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Warship - Hr. Ms. Van Ghent - Destroyer

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Warship - Hr. Ms. Van Ghent - Destroyer
Name Hr. Ms. Van Ghent
Country The Netherlands (Details)
Period none
Type Destroyer
Class Admiralen (Details)
Year Launched 1926
Year Commisioned 1928
Last Year Active 1942
Status Scuttled
Source of Text Wikipedia
Credit Link Link

History: HNLMS Van Ghent (Dutch: Hr.Ms. Van Ghent) (originally named De Ruyter) was an Admiralen-class destroyer built for the Royal Netherlands Navy in the 1920s. The destroyer served in the Netherlands East Indies but was wrecked after running aground in 1942.

The Admiralen class were eight destroyers built for the Royal Netherlands Navy between 1926 and 1931. All ships fought in World War II and were scuttled or sunk.

These ships were built in the Netherlands with assistance from the British company Yarrow (at that time the leading builder of destroyers in the world). The Dutch ships were based on the British destroyer HMS Ambuscade. A novel feature was the provision of a seaplane for scouting. There was however no catapult, the plane being lowered into the sea by a crane. The differences between the two groups were minor; the second group was fitted for minesweeping rather than mine laying, and they carried one less 75-millimetre (3 in) gun for 30 tons of fuel.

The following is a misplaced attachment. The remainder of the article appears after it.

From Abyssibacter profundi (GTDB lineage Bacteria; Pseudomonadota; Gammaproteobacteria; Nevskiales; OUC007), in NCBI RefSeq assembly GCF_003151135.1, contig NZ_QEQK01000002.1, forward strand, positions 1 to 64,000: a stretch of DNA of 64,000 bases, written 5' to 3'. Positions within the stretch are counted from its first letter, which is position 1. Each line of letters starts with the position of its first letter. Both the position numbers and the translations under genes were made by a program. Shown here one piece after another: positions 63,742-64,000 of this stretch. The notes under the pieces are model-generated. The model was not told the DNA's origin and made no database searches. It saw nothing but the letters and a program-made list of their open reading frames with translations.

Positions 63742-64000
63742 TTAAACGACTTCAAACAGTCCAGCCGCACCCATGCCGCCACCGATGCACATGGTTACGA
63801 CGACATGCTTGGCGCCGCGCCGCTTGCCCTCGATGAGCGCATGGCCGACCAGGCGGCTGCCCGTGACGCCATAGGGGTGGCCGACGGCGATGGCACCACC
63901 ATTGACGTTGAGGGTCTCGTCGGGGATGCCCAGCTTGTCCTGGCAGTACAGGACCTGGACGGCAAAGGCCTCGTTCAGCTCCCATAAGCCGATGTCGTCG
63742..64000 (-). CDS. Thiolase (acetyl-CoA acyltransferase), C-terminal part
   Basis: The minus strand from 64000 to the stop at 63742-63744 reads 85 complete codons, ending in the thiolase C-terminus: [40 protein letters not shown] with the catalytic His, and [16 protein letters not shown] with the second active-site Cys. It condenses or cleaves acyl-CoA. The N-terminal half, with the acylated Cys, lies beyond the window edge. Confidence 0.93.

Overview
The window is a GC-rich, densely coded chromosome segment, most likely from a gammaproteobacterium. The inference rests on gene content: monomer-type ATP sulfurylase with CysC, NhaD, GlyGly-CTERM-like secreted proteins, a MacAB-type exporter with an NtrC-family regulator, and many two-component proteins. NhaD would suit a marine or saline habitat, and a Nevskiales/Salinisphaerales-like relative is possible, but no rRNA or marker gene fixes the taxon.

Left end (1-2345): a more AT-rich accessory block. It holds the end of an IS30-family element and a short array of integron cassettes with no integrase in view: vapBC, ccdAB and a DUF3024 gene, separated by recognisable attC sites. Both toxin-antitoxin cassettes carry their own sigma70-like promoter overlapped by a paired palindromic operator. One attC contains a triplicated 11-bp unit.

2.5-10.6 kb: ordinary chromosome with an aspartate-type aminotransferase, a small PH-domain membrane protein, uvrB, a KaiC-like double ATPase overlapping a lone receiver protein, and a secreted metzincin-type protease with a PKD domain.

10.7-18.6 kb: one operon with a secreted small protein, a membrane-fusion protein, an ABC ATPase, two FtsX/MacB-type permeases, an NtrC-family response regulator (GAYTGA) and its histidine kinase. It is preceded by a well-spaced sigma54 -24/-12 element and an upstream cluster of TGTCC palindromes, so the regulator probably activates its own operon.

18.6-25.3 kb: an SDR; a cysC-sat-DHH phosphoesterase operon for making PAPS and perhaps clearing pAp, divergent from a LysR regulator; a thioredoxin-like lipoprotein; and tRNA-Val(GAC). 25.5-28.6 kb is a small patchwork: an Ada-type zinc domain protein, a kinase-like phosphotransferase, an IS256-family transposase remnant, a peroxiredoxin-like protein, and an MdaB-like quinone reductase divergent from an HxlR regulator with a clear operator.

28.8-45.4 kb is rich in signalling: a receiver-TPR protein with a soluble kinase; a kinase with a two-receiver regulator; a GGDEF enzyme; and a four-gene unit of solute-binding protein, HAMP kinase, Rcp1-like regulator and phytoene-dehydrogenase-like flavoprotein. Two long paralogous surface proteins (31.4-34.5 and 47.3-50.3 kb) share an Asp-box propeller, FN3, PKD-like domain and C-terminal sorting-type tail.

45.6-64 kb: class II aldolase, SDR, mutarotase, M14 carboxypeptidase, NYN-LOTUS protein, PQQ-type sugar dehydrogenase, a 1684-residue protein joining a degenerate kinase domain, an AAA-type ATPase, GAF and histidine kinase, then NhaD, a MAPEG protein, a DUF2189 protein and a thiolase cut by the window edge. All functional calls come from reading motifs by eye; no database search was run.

The Netherlands, a country in northwestern Europe, is known for a flat landscape of canals, tulip fields, windmills and cycling routes. Amsterdam, the capital, is home to the Rijksmuseum, Van Gogh Museum and the house where Jewish diarist Anne Frank hid during WWII. Canalside mansions and a trove of works from artists including Rembrandt and Vermeer remain from the city's 17th-century "Golden Age."

Item created by: gdm on 2019-10-07 15:50:41

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